I'm sure if we all looked hard enough, we'd be able to find a bit of rebel inside us. But there's a time for rebellion and a time for sticking with grammar rules. After all, they stop sentence errors and awkward reader emails. But one of the many luxuries of being an indie author is being able to selectively break rules. Rosalind Minett, author member, is pulling out her inner rebel to talk about when it's okay to break writing rules as an indie.
PR can feel like a mystery to writers. It’s done by experts and those in the field or the industry. But author member, Helen Baggott is here to remove the mystery and tell us how we can DIY PR as indie authors.
When I talk to other authors about their marketing strategy, how they plan to recoup their costs, I tell them, ‘No one will knock on your door and ask if you’ve written a book’. Authors have to reach out to readers.
In June I published Posted in the Past– a non-fiction book about the true stories written on postcards sent a hundred years ago. My marketing campaign began more than a year before publication – sharing images of postcards two or three times a week on dedicated Facebook and Twitter accounts. Followers didn’t necessarily convert into book buyers, but they did help share the information when the book was published.
Pre-Publication DIY PR
Social history and genealogy (used in the research) are hot topics at the moment, especially with the success of TV’s Who Do You Think You Are? so I planned to give talks to local groups (U3A, family history, etc.) and, hopefully, sell copies of the book. Groups schedule their calendars up to a year in advance so before the book was finished, I contacted those in my region. I soon had bookings from late summer into 2020. Even if I don’t sell copies at a talk, the fees help recoup my book’s costs. I’ve also added my details to three databases for speakers.
After Publication DIY PR
When the book was published, I contacted local papers and magazines – beginning with those produced by communities. They appreciate receiving ready-to-print articles and all those I submitted were used. My local museum offered to stock the book and I pay a donation for every copy sold. This made those community articles easier to place and it gave me a local outlet.
Community radio stations are a great way to spread the word. One station added the interview to their website with some blurb about the book and a link to my website – a wonderful advert that cost just my time.
The postcards in the book were sent to addresses in the UK and I researched regional magazines. This was hit and miss with regards to success – but still worth the effort of tweaking a press release to include that particular area’s relevance to the book. Accompanying a press release with a professional-looking Advance Information sheet is essential.
While I waited for the book to become available via distribution I contacted local shops – not just bookshops. If they sold gifts, I thought they might sell my book. This proved worthwhile because those that bought it weren’t interested in sale or return – just buying it as they do their other stock. To make it financially viable I only contacted shops that were accessible and in areas I was happy to visit. When I delivered to one shop, I spotted a poster for a talk at their local museum. I was already booked there later in the year and the owner is now planning a display in the window nearer the time.
I’d had some photographs taken by a professional photographer before the book was published and I included one with any information sent out.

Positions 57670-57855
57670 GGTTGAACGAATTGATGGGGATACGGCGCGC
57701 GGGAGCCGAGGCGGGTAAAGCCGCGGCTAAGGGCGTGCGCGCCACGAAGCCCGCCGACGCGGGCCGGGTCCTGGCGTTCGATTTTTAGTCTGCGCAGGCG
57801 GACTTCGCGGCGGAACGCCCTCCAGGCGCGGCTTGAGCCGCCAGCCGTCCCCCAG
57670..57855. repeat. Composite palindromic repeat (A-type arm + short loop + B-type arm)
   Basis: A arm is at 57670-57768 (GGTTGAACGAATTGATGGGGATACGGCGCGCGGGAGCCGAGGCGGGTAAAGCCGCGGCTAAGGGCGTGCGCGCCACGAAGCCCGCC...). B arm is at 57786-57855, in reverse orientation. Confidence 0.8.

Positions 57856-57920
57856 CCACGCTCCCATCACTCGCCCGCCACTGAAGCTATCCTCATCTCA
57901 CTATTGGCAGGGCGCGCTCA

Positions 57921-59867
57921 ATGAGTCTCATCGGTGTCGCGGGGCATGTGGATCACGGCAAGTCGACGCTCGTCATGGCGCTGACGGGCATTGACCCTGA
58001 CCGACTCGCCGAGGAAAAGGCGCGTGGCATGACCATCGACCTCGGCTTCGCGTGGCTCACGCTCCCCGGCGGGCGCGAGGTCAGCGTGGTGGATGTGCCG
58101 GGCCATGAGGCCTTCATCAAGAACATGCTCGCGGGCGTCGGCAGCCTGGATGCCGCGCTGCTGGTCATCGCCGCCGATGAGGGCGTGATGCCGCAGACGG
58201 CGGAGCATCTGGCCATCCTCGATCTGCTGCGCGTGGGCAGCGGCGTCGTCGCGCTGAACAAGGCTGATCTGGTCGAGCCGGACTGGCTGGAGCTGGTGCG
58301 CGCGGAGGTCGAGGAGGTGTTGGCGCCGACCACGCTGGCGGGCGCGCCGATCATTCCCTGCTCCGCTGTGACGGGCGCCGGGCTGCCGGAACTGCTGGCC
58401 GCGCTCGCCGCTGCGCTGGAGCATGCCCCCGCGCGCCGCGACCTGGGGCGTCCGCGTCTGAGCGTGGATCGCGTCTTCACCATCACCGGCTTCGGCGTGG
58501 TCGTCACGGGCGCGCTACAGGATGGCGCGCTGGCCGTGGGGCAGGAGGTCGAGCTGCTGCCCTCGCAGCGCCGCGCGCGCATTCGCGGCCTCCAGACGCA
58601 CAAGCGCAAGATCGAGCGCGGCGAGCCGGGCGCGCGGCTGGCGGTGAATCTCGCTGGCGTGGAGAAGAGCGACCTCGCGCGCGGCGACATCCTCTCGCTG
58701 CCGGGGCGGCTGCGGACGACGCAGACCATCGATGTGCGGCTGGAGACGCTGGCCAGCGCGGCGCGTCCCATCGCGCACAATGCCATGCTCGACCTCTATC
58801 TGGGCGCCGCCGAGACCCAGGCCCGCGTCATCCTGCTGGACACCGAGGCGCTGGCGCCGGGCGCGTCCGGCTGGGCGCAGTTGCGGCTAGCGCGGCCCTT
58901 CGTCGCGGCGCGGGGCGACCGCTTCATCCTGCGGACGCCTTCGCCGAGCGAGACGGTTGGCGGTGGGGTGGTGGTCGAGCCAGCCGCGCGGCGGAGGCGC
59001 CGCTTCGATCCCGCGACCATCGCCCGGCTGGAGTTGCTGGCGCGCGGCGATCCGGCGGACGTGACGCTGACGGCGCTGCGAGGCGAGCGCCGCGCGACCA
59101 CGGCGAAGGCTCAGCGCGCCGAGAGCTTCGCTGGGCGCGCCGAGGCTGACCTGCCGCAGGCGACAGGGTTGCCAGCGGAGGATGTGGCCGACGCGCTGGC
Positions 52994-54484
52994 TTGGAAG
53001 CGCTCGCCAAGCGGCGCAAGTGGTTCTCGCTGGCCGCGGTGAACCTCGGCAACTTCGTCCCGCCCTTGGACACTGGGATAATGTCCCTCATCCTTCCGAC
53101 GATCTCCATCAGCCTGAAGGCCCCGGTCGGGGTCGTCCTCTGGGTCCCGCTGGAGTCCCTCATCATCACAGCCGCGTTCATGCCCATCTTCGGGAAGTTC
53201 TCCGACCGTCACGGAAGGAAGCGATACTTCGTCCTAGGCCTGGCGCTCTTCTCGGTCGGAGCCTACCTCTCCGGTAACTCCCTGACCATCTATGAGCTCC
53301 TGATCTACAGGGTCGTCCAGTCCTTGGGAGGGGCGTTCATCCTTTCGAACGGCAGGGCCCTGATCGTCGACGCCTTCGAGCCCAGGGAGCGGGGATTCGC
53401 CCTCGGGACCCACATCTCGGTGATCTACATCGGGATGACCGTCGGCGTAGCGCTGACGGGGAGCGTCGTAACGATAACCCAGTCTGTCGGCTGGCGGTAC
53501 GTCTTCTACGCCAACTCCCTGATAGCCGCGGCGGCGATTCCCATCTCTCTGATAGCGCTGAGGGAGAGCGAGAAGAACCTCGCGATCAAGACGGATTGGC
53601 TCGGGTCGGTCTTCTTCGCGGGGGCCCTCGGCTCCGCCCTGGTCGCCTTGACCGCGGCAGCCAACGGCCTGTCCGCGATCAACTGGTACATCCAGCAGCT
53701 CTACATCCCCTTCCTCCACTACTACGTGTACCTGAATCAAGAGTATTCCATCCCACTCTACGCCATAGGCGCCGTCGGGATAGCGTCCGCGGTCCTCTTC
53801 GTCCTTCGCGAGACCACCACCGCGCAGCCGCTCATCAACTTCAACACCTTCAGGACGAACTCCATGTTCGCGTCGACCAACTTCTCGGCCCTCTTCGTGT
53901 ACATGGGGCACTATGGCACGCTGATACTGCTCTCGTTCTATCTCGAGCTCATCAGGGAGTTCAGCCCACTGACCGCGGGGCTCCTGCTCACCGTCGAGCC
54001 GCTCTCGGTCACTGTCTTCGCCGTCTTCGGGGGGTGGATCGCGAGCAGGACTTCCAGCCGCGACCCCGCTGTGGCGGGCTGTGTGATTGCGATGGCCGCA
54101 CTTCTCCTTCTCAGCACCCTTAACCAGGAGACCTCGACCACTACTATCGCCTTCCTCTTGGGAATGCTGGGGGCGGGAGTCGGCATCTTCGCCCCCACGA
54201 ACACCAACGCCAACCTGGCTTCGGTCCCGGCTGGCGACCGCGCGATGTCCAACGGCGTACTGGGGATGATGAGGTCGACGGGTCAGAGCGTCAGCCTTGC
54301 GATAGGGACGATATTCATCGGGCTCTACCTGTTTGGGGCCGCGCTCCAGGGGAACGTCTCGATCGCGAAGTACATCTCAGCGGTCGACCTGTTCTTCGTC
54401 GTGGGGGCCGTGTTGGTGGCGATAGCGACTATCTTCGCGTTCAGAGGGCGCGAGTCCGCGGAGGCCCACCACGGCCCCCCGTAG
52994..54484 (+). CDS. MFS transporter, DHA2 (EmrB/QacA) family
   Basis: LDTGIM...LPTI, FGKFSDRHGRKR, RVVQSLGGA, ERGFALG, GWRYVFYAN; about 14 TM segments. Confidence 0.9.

Connect Your Book to Magazine Themes
Knowing that potential readers would be interested in postcards, nostalgia, or genealogy, I contacted any magazines that reflected those topics and sent review copies. So far, the book has been reviewed in Family Tree and others have expressed an interest. Although these magazines are published in the UK, it’s clear from the readers’ letters that subscribers are from around the world (many of the postcards connect with America and Canada). As well as their review of the book, Family Tree invited me to contribute a guest blog for their website and that carries links to my own website and to Amazon.
Picture Postcard Monthly (with subscribers in 24 countries) and Card Scene commissioned articles. Those articles and my own images (subject to copyright and terms) can be added to my ALCS and DACS accounts (in the UK) – earning licensing fees in the future. Card Scene was new to me and it was a surprise when the editor contacted me, having bought the book (perhaps the exception to my own rule!).
Think About Libraries
I contacted Resource Managers in library headquarters – beginning with those that covered the PLR sampling for the current year (I had registered the book as soon as it was published). By the time I did this, I was able to add copies of the first magazine review and a screenshot of the book’s Amazon #2 ranking. I explained why the book was relevant to a particular region. This information was posted out – I didn’t want to end up in a spam folder. For obvious reasons, I didn’t include the Amazon information in any releases to bookshops.
I’ve also put the research to another use and am sharing my experiences with writers at a fee-paying workshop in November.
It’s Not Hard Work
All of that might sound like hard work. It was work, but it wasn’t hard. I needed a break from my next book, and promoting the first in the series was almost like a holiday. Researching where to find readers, and knocking on those doors, was essential. I’d recommend that all authors – fiction and non-fiction – familiarize yourselves with your market. It might sound obvious, but unless you reach out to them, potential readers won’t know you even exist.
OVER TO YOU
Have you done any DIY PR? What tips or tricks could you share? Did you see positive results from your efforts?